A few months ago, I stopped at a store to search for a new phone. The place I stopped at offered a couple of dozen different models of phones with different features, and I narrowed my search down to three or four that listed features on their boxes that sounded interesting. Usually, I’ll look online before I buy something like this, but I needed a new phone, and wanted to get one quickly.
I pulled out my mobile phone in the middle of the shopping aisle, and started to search for reviews of the choices of phones in front of me. It would have been great if I could just take a picture of them, and had more information about them come up automatically, including reviews and alternative prices elsewhere so that I could compare costs as well.
A patent application from Google describes a way of using a mobile phone to take pictures of items, and sending them to the search engine to have it search through Google Product Search as well as other web sites, to find prices and reviews and other information about those items, and make a purchase online if you would like to. The images could be of a shirt that a friend is wearing, or a bicycle that you see parked on a street, or a package on a store shelf.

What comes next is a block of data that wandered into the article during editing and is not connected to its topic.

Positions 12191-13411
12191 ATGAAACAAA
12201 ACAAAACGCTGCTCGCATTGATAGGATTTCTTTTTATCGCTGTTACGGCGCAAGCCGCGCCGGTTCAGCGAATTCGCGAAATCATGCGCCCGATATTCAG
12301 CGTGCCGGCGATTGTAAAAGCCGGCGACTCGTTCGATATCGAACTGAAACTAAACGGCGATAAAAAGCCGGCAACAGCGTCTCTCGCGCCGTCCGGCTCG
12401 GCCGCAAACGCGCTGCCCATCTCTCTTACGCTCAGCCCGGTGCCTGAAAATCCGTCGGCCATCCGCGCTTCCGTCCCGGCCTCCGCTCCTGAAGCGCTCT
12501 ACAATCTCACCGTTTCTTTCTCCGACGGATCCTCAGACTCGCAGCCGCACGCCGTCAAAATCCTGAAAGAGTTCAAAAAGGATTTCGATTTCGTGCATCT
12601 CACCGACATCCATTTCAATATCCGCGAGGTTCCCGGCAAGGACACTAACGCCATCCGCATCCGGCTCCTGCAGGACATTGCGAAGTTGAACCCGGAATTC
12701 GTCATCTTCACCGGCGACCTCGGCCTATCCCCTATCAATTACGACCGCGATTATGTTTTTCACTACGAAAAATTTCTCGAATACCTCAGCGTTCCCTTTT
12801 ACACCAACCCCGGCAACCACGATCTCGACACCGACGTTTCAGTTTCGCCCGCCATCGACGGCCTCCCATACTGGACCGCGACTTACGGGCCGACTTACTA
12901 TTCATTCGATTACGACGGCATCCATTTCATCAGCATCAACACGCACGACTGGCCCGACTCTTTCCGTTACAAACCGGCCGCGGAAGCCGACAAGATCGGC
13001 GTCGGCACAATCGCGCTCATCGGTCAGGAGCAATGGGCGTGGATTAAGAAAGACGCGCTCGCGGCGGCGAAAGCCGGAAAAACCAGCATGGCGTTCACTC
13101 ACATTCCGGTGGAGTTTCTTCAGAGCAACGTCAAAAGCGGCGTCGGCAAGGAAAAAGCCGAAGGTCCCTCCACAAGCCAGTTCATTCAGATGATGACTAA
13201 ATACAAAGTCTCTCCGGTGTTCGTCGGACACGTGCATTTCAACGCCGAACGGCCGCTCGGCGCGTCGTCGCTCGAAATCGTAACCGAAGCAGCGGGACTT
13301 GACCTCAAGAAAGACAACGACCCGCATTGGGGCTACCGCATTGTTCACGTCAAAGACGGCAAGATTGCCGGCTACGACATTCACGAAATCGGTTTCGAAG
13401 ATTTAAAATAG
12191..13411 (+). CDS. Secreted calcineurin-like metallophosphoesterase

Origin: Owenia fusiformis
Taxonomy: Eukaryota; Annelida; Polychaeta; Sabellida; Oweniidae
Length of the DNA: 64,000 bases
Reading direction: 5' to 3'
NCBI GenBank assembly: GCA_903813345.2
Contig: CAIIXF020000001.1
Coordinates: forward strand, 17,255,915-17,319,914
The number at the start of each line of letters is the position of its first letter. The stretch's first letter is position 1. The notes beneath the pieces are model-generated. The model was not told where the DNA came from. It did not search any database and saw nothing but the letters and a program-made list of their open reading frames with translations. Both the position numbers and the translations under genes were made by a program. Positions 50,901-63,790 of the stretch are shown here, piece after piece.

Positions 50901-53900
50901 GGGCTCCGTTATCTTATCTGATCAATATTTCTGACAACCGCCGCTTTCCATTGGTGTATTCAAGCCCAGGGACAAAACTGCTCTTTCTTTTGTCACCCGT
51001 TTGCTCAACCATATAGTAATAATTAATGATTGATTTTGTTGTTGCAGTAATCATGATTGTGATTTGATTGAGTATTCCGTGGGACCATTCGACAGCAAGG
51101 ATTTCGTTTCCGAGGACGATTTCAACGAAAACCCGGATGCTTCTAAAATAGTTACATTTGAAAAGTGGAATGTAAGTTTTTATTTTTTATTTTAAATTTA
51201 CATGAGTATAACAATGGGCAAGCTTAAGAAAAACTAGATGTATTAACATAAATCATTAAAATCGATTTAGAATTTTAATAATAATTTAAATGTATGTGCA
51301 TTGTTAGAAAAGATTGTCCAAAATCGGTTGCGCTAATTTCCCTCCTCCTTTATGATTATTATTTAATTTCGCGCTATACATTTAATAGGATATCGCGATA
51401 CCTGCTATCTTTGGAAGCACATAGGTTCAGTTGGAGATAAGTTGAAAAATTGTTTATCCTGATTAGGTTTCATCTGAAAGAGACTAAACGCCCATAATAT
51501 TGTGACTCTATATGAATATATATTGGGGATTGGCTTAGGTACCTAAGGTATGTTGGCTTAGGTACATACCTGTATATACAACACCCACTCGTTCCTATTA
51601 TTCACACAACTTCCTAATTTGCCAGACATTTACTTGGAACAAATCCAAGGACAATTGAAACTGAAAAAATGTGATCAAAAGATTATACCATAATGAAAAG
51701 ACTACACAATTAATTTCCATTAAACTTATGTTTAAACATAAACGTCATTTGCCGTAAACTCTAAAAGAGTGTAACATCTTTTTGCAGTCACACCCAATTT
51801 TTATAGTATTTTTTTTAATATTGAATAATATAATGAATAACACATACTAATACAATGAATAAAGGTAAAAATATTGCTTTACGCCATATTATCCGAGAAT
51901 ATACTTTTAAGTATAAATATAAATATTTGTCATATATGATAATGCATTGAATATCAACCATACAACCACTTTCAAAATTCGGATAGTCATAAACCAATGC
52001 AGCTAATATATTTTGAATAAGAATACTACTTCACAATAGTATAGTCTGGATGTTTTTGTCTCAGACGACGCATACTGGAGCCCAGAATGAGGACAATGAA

The search could be based upon the actual image itself, as well as words that might appear on a box for the image or other information. The information that you receive could include such things as technical specifications, nutritional value for food items, country of origin, prices from a number of vendors, and more. If the phone was GPS enabled, Google might see that I was in the middle of a specific store, and look up the online catalog of the store to show me that item and other items offered by the store.